Vent-free heaters have grown in popularity over the years. This is primarily due to the ease of installation and because their designs offer freedom in home placement. That’s because no chimney, flue or hearth is needed.  As a result, these units can be installed in any room in a home.  Vent-free heaters also allow the homeowner to use natural gas or propane as an energy source resulting in savings in energy costs.  But vent-free heaters do pose hazards such as carbon monoxide poisoning, burn injuries and home fires.  When properly designed, these units can function as intended and not pose significant hazards to their owners and users.  But when they aren’t properly designed, bad things can happen.

Most vent-free heater manufacturers design their products so that users, especially children, are not exposed to burn or fire hazards. Some vent-free manufacturers use glass fronts for their units without taking into account the hazards associated with the use of glass fronts.  Glass, like any other material, can become extremely hot when in such close proximity to flames.  These manufacturers failed to take this burn hazard into account and, as a result, many children have sustained serious burn injuries from touching the glass.

Even adults are exposed to burn hazards when the manufacturer fails to identify and eliminate burn hazards. Kendall Dunson, a lawyer at Beasley Allen, is investigating a case involving a vent-free unit that was professionally installed in a home.  An adult renter sustained serious burn injuries when her nightgown was pulled into the flames.  The woman suffered severe burns from her mid torso up to her head.  Her head injuries resulted from her hair catching fire from her night gown. The woman’s home, and furniture inside the home, were also damaged by the fire.

Our client’s gown was pulled into the flames because of the inadequate guarding. Even though approximately 90 percent of the flame was properly guarded, this particular manufacturer decided not to guard the entire opening.  Preliminary reports indicate 100 percent of the exposed flames could have been easily guarded by simply extending the existing mesh guard on the unit. The cost of extending the existing mesh guarding would have been minimal. Since this particular manufacturer sold other vent-free heaters with complete flame guarding, the decision not to guard 100 percent of the flame on this particular unit is irresponsible and could not have been the result of a reasonable analysis to identify and eliminate a clear hazard.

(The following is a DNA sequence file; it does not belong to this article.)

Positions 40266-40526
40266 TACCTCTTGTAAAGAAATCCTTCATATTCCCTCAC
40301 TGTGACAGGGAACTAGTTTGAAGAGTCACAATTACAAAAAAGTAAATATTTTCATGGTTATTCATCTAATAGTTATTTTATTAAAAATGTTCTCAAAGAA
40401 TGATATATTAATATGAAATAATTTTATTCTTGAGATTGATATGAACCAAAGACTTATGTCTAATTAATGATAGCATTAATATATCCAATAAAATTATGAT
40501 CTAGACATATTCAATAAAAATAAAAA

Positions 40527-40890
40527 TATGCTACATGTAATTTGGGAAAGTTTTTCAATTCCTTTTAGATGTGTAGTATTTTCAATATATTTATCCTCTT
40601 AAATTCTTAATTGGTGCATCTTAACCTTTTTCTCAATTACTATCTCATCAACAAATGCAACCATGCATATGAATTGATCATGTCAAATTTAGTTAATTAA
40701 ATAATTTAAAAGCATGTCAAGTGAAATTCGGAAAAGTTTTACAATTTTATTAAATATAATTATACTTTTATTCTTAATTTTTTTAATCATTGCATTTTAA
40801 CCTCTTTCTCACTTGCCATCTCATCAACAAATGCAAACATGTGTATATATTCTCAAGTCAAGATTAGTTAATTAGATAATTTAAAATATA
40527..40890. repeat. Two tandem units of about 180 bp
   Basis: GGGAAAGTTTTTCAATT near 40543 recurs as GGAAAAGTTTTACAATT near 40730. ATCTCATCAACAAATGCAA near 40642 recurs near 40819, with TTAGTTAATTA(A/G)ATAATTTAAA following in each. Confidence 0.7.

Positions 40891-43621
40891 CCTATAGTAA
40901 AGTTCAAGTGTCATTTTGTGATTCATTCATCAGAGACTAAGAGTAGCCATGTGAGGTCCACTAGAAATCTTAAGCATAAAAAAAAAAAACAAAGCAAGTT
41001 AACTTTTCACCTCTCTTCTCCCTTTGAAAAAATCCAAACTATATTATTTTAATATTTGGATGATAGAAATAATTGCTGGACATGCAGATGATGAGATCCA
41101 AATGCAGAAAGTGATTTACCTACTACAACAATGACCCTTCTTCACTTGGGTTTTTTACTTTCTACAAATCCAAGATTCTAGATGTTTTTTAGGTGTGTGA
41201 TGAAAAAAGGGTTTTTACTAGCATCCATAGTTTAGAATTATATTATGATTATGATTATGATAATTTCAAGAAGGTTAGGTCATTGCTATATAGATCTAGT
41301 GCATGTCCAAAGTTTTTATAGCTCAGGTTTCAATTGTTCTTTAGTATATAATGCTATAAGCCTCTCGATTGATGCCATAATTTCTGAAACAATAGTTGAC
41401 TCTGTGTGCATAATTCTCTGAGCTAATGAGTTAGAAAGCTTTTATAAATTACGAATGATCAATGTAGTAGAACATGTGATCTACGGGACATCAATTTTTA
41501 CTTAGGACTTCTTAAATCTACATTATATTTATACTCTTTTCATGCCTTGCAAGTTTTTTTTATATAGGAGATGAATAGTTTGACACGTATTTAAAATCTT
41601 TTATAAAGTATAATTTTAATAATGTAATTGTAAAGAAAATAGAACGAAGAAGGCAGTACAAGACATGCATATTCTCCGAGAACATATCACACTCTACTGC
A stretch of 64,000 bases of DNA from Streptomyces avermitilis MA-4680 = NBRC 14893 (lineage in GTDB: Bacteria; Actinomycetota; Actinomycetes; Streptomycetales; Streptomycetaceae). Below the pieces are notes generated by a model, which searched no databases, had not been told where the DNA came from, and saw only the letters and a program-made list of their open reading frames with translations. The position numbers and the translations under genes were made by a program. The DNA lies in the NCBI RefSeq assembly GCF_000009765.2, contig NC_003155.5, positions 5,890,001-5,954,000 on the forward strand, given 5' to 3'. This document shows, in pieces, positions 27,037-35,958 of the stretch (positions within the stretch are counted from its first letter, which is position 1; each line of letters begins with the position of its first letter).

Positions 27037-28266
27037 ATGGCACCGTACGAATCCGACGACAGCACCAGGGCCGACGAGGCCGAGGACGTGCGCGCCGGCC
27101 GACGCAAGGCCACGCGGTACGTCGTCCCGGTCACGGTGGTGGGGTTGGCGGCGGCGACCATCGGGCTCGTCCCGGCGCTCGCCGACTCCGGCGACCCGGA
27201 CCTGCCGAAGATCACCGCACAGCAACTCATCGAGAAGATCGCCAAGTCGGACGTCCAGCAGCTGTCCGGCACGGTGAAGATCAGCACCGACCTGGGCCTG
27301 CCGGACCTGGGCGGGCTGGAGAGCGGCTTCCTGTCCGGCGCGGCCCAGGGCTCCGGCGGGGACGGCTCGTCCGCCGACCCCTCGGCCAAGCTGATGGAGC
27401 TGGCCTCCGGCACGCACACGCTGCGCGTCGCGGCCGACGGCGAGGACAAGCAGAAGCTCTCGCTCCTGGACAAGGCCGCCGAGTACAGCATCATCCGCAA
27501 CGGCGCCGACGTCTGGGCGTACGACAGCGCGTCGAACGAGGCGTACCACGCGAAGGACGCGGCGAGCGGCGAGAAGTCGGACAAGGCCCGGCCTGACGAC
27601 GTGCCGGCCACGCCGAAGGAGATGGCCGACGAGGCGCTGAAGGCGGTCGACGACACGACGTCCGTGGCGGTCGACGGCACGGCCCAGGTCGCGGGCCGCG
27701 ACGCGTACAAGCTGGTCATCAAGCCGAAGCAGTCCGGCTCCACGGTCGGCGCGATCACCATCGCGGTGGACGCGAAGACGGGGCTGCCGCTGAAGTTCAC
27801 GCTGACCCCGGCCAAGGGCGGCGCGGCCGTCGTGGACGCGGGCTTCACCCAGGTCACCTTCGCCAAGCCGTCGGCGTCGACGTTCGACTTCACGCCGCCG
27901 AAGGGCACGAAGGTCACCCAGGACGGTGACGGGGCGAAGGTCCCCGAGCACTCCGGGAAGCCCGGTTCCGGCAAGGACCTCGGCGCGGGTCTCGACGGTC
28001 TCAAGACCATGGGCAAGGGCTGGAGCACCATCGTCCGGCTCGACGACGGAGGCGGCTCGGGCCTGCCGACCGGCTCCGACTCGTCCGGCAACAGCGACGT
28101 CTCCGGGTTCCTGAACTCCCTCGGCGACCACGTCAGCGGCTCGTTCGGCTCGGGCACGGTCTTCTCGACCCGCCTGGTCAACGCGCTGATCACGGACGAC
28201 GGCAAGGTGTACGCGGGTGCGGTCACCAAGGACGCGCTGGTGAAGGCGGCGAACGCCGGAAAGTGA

While these units are appealing in terms of appearance and cost-savings benefits, be sure any unit purchased completely guards the flames and if glass is used to guard the flames ensure that the manufacturer has incorporated technology that prevents the glass front from overheating to the point where it can burn a child or ignite furniture close by.  Sensors are available to shut down the flame if unsafe levels are detected.  This manufacturer had everything it needed to prevent a foreseeable injury but failed meet reasonable design standards.  We will keep you updated on the progress of this litigation.  If you need more information on this subject, contact Kendall Dunson, a lawyer in our firm’s Personal Injury/Products Liability Section, at 800-898-2034 or by email at


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